the servant with one talent, hesitant to risk out in faith in any way – by
investing any of our time, or talent, or treasure to build the kingdom. But if we
live as people confident in the all inclusive and never-changing love of God in
Jesus Christ, then think what our investments -- time, of talent, and of treasure
– and also of love and faith, can bring? Love and faith, like money, require the
taking of risks in order to grow. And risks require relationships, and
relationships require opening ourselves to questionable as well as mighty
One among us who has long risked so much of her time and talent and treasure
in building relationships with our homeless brothers and sisters, is our beloved
Pauley. Last Thursday she was attacked by a mentally ill homeless man last
Thursday not far from her home. All things considered, she’s ok. But in the
face of that attack, hear how continued to risk while it was going on. Even
though this man was punching her and threatening her life, Pauley prayed. For
her safety, and for him. One she was able to call upon the strength of God’s
love for each of us and for all of us – by asking his name and then connecting
with him by saying that her nephew had the same sweet name – he let her go.
And when Pauley was telling her story in the media on Friday, she risked in
three other ways: first, by proclaiming herself as a person of faith, as Sam
Rubin described her on KTLA; second, by proclaiming forgiveness upon him;
and third, by calling attention to the critical need for Mental Health services in
our country but ESPECIALLY here in Hollywood. Amen?
Brothers and sisters, that’s risk taking. That’s investment. That’s true holiness,
as Wesley would say.


There’s a commercial running on cable television that introduces us to the
“Moore” or “more” family. They want more of this. They want more of that, all
of which is possible by spending more with this particular outfit.
Brothers and sisters, there are things we should want more of too.
mental health services, especially for the least and the lost among us. More
investments in those talents, those treasures, that bring forth the kingdom.
And as especially as of Friday afternoon: More peace on earth. Amen?
I spent most of Friday afternoon and evening, and yesterday like many of you –
alternating between the news and sobbing over the senseless loss of life of
these precious innocents in Paris. Trying to find reason where none exists.
Praying for peace and comfort for all.
And being crystal clear about God in the process:
1) These senseless acts of violence are not God’s will nor is violence ever
the will of God. Amen? Our God who loves us so deeply would never will
such pain and suffering on any of us.
2) God’s heart is breaking over the hurts and pains of those wounded and
killed by extremists who have co-opted a faith, any religion, to slaughter
in the name of God for their own sake; for their own political power.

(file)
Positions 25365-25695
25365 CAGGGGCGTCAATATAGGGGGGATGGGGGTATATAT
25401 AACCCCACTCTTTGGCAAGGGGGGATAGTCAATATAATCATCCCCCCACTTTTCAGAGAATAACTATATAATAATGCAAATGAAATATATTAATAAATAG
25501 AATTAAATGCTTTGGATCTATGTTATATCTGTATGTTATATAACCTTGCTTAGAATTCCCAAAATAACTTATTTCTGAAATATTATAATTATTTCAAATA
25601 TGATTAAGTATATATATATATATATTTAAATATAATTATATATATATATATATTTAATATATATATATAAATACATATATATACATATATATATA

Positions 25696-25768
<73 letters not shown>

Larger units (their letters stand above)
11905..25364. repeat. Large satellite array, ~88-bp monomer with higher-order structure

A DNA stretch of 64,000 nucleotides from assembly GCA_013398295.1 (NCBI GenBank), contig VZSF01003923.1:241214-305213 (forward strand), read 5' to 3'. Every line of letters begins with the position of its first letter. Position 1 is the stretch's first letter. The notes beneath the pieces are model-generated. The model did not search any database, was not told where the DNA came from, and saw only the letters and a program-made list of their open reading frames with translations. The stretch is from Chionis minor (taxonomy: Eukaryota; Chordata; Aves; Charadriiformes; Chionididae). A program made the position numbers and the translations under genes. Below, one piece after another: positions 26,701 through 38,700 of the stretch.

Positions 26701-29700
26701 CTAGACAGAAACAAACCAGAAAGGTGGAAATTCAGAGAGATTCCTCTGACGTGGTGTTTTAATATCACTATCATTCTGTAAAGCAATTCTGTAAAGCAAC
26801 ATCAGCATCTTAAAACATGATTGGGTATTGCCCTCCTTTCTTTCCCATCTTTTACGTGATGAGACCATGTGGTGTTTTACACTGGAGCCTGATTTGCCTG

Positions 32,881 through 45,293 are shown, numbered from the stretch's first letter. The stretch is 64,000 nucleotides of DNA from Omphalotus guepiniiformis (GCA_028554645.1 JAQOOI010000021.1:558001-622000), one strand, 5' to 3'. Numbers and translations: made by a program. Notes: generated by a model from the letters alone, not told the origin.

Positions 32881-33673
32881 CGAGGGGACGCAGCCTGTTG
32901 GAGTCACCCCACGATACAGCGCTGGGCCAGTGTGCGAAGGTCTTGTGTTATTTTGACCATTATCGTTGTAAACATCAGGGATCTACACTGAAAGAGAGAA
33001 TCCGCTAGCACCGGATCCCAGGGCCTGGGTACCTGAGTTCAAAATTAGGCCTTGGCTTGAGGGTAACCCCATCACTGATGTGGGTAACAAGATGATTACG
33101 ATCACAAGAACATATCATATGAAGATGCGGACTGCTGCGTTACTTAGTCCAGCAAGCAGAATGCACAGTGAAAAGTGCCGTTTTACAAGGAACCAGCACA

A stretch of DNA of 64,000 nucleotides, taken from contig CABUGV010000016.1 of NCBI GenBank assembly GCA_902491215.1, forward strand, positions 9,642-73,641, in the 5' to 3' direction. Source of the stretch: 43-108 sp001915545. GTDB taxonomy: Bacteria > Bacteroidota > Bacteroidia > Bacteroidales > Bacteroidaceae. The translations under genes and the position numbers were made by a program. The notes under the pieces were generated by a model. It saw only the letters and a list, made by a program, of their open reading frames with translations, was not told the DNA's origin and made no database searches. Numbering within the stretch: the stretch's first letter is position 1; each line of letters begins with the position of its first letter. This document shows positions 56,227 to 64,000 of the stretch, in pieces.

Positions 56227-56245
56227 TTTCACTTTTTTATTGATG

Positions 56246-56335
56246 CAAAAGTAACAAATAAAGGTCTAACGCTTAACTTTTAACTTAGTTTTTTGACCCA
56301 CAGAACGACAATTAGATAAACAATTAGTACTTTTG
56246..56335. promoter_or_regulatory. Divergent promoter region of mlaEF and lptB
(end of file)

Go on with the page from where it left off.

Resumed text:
And while Paris was the most horrendous massacre on Friday, there were
dozens killed by presumably the same group last week in Baghdad and Beirut;
and a few months ago, 156 by the same in Kenya. There are no words to
express the depths of our anguish at the inhumanity possible in our world. The
millennial Somali-British poet Warshan Shire offered this yesterday:
With so much pain, how do we as people of faith respond? Let me offer these
completely unsatisfying thoughts.
First, we can indeed pray over our own world atlases or maps, asking God for
peace to prevail. Whatever human action we as nations or as individuals take, it
needs to be rooted in the justice and peace that only God can offer. Amen?
Second, if you do not follow the great writer Anne Lamott on FB or Twitter, to
find inspiration and hope, do. Her books are wonderful; her essays especially
in times of trial are exceptional. Here’s an excerpt from yesterday:
I wish there was a website we could turn to called, "What it means, What is True,
and What to do." We know that "Why" is not a useful question; and "Figure it out"
is not a good slogan.


So where do we find grace and light? If you mean right now, the answer is
Nowhere. Grace always does bat last, and the light always overcomes the
darkness--always, historically. But not necessarily later the same day, or
tomorrow, after lunch. Wendell Berry told me 25 years ago, in Advent, the
darkest shortest days of winter, "It gets darker and darker and darker, and then
Jesus is born." But it is only November 13! It gets even darker.
What is the answer? Gandhi is almost always the answer. Jesus's love for the
poor and refugees is the answer. Adding a bit of light and warmth to these cold
dark days doesn't hurt. Candles are beautiful and bring a soup of solace to our
souls. People living on the streets could really use your old blankets and jackets.
Grace will always show up in the helpers, as Mr. Rogers' mother used to tell him
in times of tragedy.
Finally, we need to be the helpers that show up. Like Megan Goldberg who
drags her dad out of bed to deliver hot oatmeal and coffee to the folks living in
the park near them. Like all of you who bring clothes and blankets for our
homeless ministry. Like those of you who write your elected officials asking
what they are doing to help the least and lost among us.
We need to be the embodiment of the holiness that Wesley preached – folks
who understood our call from God to earn, save and give – live on 80%, save
10% and give 10% to bring forth the kingdom of God on earth. And live as
peacemakers in this broken and hurting world.